During the time of the Prophet (صلى الله عليه و سلم), those who entered Islam were of two types: those who remained in their lands with the general populace practicing the basic tenets of the religion, and those who took it upon themselves to migrate and join the Prophet in his expeditions. There are ahadith that show that the Prophet treated these two groups differently from each other due to their difference in status. For example, Muslim and at-Tirmidhi report that when appointing a leader to a battalion, he would instruct him on how to deal with those of the enemy who became Muslims, saying: “…invite them to migrate from their lands to the land of the Muhajirin, and inform them that if they do so, they will have all the privileges and obligations of the Muhajirin. If they refuse to migrate, tell them that they will have the status of the Bedouins, and will be subjected to the commands of Allah like the rest of the believers…” This distinction was simply of one group deciding to take upon its shoulders certain responsibilities in contrast to the other whose inactivity limited them to a very individualistic, localized, benign practice of Islam. One can in essence say that the Prophet divided the practice of the Muslims at the time into two types: the religion of the Migrants (Din al-Muhajirin, whose adherents took upon their shoulders the responsibilities of aiding and giving victory to Islam), and the religion of the Bedouins (Din al-A’rab, whose adherents did not go beyond the basics).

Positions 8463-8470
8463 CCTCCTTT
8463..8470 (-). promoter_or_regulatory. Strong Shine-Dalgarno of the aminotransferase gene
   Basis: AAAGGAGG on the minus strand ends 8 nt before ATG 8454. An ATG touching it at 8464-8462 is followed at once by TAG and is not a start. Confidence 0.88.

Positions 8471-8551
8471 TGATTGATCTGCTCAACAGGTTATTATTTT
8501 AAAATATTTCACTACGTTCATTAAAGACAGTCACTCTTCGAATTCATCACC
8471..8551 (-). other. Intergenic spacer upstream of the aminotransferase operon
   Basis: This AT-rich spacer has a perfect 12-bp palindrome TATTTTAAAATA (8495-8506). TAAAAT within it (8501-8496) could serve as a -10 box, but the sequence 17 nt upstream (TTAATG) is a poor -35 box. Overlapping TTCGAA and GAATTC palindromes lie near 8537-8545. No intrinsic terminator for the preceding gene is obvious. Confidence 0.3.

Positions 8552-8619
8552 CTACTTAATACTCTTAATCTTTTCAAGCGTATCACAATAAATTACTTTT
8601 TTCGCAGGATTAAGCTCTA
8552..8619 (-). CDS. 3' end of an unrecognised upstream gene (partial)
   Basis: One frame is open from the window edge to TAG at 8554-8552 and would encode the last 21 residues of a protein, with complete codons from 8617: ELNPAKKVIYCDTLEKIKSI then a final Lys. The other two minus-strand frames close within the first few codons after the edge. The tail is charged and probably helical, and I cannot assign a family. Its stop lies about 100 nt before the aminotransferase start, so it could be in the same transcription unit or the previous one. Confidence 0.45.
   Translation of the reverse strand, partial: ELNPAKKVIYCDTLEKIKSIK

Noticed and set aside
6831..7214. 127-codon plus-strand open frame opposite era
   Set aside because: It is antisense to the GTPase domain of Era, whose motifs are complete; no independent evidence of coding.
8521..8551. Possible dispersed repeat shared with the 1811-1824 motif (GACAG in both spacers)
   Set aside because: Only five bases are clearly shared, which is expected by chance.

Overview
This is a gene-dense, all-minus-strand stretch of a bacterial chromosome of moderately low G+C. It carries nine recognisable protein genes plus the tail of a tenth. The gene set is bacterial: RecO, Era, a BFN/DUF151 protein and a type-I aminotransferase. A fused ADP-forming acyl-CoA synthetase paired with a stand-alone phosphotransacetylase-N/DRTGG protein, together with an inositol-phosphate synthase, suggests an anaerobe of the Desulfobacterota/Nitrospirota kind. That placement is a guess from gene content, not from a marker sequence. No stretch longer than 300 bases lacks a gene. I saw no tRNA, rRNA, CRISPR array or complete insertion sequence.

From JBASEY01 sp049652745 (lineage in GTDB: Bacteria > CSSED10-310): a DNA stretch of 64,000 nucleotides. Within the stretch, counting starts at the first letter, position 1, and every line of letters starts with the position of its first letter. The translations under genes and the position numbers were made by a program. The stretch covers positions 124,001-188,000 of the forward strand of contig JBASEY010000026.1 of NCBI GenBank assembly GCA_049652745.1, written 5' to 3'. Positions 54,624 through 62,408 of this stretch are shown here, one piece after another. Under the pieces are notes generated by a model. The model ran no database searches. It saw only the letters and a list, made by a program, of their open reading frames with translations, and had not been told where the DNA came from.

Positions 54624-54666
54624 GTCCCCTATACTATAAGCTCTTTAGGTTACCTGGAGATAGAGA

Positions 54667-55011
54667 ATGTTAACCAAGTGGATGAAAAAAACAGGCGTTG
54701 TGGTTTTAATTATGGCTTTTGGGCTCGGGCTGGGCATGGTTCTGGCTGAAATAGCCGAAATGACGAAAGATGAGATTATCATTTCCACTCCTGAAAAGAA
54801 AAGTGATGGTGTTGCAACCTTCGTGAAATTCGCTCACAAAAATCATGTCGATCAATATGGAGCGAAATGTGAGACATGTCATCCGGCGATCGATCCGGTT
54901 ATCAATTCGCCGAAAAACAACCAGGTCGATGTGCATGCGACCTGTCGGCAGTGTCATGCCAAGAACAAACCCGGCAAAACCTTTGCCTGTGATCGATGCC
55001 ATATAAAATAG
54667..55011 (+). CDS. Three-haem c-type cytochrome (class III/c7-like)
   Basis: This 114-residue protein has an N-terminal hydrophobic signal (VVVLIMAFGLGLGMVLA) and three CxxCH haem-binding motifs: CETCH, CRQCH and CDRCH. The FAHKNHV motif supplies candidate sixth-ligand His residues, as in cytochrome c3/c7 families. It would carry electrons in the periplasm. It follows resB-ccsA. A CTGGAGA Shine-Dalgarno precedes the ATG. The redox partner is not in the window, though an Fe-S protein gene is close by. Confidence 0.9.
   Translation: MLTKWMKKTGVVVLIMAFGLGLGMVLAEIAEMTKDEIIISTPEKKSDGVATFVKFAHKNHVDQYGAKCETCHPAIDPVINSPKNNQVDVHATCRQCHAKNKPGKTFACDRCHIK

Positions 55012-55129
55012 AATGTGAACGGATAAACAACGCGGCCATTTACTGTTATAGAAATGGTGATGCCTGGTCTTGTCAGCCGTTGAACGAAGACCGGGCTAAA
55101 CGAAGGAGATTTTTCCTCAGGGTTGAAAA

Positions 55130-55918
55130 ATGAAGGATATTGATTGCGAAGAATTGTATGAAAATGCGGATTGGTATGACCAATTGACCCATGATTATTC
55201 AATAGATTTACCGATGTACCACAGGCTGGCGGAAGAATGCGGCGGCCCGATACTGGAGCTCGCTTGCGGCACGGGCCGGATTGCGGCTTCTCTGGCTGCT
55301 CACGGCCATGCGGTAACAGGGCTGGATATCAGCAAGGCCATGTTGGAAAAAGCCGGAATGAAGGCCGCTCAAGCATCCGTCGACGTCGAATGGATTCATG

Although the depiction is of a situation that existed over a thousand years ago, it is an eternal pattern that Muslims will be distributed amongst these levels in every era and in every place. So, one can notice this distinction even amongst the practicing Muslims of the East and West. The Din al-A’rab of the past can be compared to the Islam that is limited to the five pillars, eating zabihah, and keeping the local mosque clean. Considering how difficult it is in the West to come across even these Muslims, imagine what joy comes to the eye and heart to see those who go a step further and reach the level of adhering to Din al-Muhajirin – those whose concern spans the entire Ummah, driving them to get up and become active workers for Islam, to dedicate their every minute to the service of Allah however they can no matter what other responsibilities clutter their busy lives, to have their hearts beat with the rest of the Muslims – all this with their heads raised high and paying no regard to those around them who eat and live like cattle, as it was said:
هكذا الاحرار في دنيا العبيد
Such are the free in a world of the enslaved…
Tariq Mehanna فك الله أسره